This week, in Recipes for the Post-Apocalypse….
Just kidding. Kind of. You may notice in the photo that the two boxes of cherry Jell-O look different. The one in the back was pulled from my stash, and the one in front was purchased yesterday. I had never thought about the shelf-life of Jell-O before, so out of curiosity, I examined the older box, and discovered a use-by date: October 29, 2011.
Would it really be dangerous to use a packet of Jell-O five years after its ostensible expiry? I turned to Mr. Google. I was not the first person to have this question, and among the answers the consensus seems to be that powdered Jell-O can last indefinitely when stored in a cool, dry place. It isn’t so much that the contents go bad, but if the packaging breaks down and moisture gets in, mold can grow and make the gelatin unsafe to eat.
I think I’ve mentioned that I’ve been playing some of the games in the Fallout franchise. The game world is an alternate-history United States, many decades after a nuclear war with China that occurs in 2077. One of the tasks the player-character performs is collecting food that can be used to restore health points, and along with the meat of various creatures that the player has to kill in the Wasteland, there are a lot of 21st-century leftovers lying around, somehow still safe to eat (if slightly radioactive). So now I’m wondering – where’s all the Jell-O? If Nuka Cola, Cram (tinned meat) and potato crisps are still edible 200 years on, there should be some Jell-O (or maybe “Gel-Oh!”) out there for the scavenging.
Well, I’m better at making Jell-O than I am at playing those games (I enjoy them, but I suck at them, and I cheat a bit because I don’t want to have to die a million times to see how the stories go), so – Cherry Chiffon.
Armed with my new knowledge of the shelf-life of Jell-O, I opened the old packet, and recognized some clumping as a sign that moisture had gotten in. (Freak Mountain is barely climate-controlled.) Into the bin it went. Luckily, I’d bought a few new packages of the cherry flavor, because the recipe calls for two, one for each layer.
The first layer is just cherry Jell-O with canned dark sweet cherries (one 8.75-oz. can) suspended in it. It turned out that my options at the supermarket for canned cherries were limited to the brand and size I bought; at 15 ounces, I have some leftovers. I’m not sure what to do with them, because I don’t really care for canned cherries, much as I’ve never liked maraschino cherries. One interesting thing about being a grownup is that you develop the ability to, well, be a grownup about eating things that you don’t care for, as long as they’re in small quantities, but six ounces of canned cherries are more of a challenge.
I may attempt this recipe for Oreo Soup from one of my absolute favorite books, a sort of anthology/art/coffee table book called Junk Food. Stay tuned….
The second layer is a simple bavarian of cherry Jell-O and 4.5 ounces of Cool Whip. Since the smallest available container of Cool Whip is eight ounces, I have some of that left over, which is handy, because if I make the Oreo Soup, I can use the leftover Oreo wafers and Cool Whip for Almond Joy Creme Pie, which appears a couple of pages after Oreo Soup in Junk Food. It just never ends, does it?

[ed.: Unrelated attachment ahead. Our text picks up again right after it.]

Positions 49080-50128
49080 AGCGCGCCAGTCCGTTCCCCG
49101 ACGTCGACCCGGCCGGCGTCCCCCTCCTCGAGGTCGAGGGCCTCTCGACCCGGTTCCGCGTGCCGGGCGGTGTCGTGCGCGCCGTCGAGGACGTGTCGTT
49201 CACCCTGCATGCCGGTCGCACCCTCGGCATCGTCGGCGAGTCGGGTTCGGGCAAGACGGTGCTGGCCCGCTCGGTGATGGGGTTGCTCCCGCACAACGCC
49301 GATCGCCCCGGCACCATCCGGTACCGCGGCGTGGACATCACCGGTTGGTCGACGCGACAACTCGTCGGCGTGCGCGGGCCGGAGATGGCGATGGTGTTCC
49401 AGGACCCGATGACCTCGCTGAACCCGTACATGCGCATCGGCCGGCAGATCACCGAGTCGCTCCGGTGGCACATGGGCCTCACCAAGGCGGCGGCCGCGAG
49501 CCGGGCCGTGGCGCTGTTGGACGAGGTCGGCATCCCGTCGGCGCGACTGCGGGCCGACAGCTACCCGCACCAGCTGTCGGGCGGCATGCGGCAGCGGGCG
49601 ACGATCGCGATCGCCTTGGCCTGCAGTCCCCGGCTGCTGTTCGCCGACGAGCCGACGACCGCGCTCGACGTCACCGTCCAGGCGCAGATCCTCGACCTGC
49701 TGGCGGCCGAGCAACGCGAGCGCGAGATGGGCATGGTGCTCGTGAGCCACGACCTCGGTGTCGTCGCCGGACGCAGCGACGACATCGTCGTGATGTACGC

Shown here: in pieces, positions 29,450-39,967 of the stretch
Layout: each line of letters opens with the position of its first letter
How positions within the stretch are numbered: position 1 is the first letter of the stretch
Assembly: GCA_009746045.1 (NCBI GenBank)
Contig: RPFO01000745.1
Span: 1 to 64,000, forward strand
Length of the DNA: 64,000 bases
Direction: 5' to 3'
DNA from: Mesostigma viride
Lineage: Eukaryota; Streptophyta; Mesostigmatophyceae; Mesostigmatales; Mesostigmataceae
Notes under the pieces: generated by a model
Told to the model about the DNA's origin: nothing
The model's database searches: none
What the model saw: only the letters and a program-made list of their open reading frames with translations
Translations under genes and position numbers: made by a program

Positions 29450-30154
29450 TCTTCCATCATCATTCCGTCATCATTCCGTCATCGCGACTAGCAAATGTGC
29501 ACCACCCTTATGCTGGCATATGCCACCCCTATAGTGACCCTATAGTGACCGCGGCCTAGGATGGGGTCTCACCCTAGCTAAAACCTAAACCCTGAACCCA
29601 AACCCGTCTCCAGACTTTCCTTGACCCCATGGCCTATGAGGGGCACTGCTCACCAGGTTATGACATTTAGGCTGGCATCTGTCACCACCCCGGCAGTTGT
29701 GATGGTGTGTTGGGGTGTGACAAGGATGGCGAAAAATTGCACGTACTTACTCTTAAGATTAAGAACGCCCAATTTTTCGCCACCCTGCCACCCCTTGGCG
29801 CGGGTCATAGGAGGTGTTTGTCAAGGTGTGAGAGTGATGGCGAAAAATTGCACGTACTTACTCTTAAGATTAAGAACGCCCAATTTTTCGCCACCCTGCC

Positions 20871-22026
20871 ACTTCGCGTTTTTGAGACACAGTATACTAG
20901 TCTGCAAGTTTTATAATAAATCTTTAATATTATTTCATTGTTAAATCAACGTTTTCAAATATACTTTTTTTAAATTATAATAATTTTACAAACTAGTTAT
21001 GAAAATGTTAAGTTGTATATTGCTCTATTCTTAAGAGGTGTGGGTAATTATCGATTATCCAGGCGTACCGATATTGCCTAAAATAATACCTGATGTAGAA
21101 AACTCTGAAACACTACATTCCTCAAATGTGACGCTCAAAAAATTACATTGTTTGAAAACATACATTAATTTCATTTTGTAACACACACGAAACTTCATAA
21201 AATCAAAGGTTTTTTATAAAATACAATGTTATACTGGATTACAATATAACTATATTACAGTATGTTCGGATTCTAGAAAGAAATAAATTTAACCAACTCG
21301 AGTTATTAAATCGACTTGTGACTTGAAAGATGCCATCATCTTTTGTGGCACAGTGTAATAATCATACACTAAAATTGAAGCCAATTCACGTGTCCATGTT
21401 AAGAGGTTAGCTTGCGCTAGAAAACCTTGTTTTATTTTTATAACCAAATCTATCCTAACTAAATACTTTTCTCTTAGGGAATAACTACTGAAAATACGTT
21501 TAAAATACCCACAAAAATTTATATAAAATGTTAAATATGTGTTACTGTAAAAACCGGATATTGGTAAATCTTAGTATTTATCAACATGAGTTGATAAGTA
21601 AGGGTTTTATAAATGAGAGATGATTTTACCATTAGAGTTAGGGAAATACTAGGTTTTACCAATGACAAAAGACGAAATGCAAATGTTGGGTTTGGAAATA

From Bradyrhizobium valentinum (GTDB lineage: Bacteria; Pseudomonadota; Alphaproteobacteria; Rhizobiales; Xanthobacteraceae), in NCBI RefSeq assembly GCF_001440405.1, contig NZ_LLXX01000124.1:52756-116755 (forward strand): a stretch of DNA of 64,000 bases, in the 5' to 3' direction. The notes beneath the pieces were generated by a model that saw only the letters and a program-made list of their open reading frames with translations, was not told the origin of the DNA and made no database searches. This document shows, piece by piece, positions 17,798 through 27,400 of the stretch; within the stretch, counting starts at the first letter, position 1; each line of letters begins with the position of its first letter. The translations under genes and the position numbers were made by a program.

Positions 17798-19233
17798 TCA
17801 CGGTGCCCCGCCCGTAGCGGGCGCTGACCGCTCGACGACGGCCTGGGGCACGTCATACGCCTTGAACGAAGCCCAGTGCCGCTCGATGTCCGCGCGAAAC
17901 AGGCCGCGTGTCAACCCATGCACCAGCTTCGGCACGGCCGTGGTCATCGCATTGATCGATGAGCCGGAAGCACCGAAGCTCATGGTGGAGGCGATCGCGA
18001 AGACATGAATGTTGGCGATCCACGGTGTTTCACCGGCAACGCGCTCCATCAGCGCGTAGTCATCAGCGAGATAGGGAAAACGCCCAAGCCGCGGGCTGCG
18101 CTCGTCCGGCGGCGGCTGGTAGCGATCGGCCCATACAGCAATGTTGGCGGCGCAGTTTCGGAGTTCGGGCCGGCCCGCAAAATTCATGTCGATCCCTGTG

Something I was really iffy about when making Cherry Chiffon was the order of the layering. It seemed to me a bad idea have the gelatin layer on top. In my experience, the bavarians tend to be softer and less dense than the straight gelatin, so not exactly the best base for a Jell-O mold. Still, I went ahead with the recipe per the instructions, figuring that if the bavarian layer collapsed under the weight of the gelatin layer, I’d at least get to bitch about it on the internet.
I went about unmolding the Cherry Chiffon expecting the worst. What I ended up with was – a perfectly firm Jell-O mold. The bavarian layer turned out much firmer than I’d expected. The layers even seemed to be adhering to each other. I had thought that even if the bavarian layer held up, the gelatin layer might slide off, a distinct possibility given how slant-wise the layers came out. (We live in a crooked little house; nothing at Freak Mountain is level.)
Cherry Chiffon is far from the worst Jell-O I’ve made so far, but I don’t exactly love it. The Pepto-pink color of the bavarian layer is off-putting, as is the cough-drop cherry flavor. The canned cherries aren’t all that bad, but taste-wise they’re overwhelmed by the artificial cherry flavor of the Jell-O, and their texture is kind of icky.
I wish I could say I won’t be making this again, but there’s a Strawberry Chiffon variant coming up later on in the calendar. At least there’s no such thing as canned strawberries.
[…] I hinted at in Cherry Chiffon, for my pre-savory “free week”, I decided to try out a couple of recipes from Junk […]
[…] can actually see some red, although he tends to have trouble with the Pepto-pinks (so Jell-Os like Cherry Chiffon probably don’t look that great, either) and depending on the brightness, greens appear to him […]
[…] shown in the book, Strawberry Chiffon is just a variant on Cherry Chiffon, with strawberry Jell-O and strawberries instead of cherry Jell-O and […]
[…] when I made this, nor were there any plain old frozen cherries (I’m wondering now why it’s so hard to find processed cherries at all). I found myself wishing that I’d deviated from the recipe in other ways. The gelatin and hot […]
[…] recipe bears an uncanny resemblance to Cherry Chiffon, except that the liquid from the canned cherries goes into the Jell-O, and instead of Cool Whip the […]
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